Transportation Secretary Anthony Foxx and the National Highway Traffic Safety Administration (NHTSA) are asking automakers for help in reducing the distracted driving epidemic which daily undermines the safety of the nation’s motorists.

The NHTSA has focused on the dangers of distracted driving in recent years, in a variety of ways. Recently, the NHTSA launched a website informing citizens about the dangers of distracted driving. The website provides statistics on the risks and consequences of distracted driving as well as links to the NHTSA’s public service announcements (PSAs) warning against this dangerous practice.

Now, the NHTSA has asked automakers to join in the cause. Secretary Foxx and NHTSA officials hope to reduce the amount of distracting gadgetry that is integrated into the design of new cars. Safety experts claim that an increased level of connectivity puts drivers at risk of visual, aural and cognitive distractions.

“There’s absolutely no reason for any person to download their Facebook into the car,” Ray LaHood recently said in an interview with the Wall Street Journal. Many new cars make technology which allows drivers to connect to e-mail and social networking sites while they drive. Although some of this technology is toted as “hands free”, the cognitive distraction that this technology poses concerns safety experts. The NHTSA can regulate such technology if the administration can prove the technology poses a risk to drivers.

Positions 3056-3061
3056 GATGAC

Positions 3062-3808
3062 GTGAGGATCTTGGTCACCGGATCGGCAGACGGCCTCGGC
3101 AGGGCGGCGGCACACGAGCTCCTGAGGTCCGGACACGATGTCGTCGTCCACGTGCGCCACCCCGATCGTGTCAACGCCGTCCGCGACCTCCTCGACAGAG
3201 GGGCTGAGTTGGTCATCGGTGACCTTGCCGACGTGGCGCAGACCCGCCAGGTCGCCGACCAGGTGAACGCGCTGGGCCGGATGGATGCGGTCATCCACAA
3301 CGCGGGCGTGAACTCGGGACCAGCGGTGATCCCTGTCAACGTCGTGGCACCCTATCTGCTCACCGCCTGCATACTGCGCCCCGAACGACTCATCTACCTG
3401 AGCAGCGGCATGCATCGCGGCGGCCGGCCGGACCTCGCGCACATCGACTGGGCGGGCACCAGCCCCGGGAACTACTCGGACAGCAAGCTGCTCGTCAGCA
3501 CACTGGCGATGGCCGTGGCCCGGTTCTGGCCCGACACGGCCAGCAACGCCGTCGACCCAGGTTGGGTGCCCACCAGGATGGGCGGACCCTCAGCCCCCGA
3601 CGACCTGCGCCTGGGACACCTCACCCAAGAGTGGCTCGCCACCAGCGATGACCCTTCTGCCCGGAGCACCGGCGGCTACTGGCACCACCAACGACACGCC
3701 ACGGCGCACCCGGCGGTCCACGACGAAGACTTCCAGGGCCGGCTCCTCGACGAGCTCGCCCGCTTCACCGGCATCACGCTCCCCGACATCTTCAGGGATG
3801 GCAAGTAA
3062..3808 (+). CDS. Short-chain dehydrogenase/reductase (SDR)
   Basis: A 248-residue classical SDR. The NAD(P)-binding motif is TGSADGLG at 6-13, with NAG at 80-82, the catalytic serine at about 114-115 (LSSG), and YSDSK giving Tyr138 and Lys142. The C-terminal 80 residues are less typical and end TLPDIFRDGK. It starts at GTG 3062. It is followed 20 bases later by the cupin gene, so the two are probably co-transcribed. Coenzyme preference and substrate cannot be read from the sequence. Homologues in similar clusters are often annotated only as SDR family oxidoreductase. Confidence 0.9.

The NHTSA has asked automakers to use some of their marketing dollars to produce PSAs warning against the dangers of distracted driving. So far, Subaru and BMW have signed on. BMW will release new PSAs via TV, print advertising, and the internet which feature a mother using her cell phone while driving with her toddler in the backseat.

Anthony Foxx would like the PSAs produced by the automakers to reduce distracted driving in a manner similar to the way in which the “Click It or Ticket” program has helped increase seatbelt use in recent years. In 2010, seatbelt use reached 85 percent with the help of the campaign.

Although the NHTSA is supportive of new technology that helps keep drivers safer, like lane departure warnings and collision alerts, it is trying to find a way to curb the development of technology that can lead to distractions on the road. The key in the near future will be for the NHTSA to find a balance between the “good technologies” and those which pose unsafe distractions.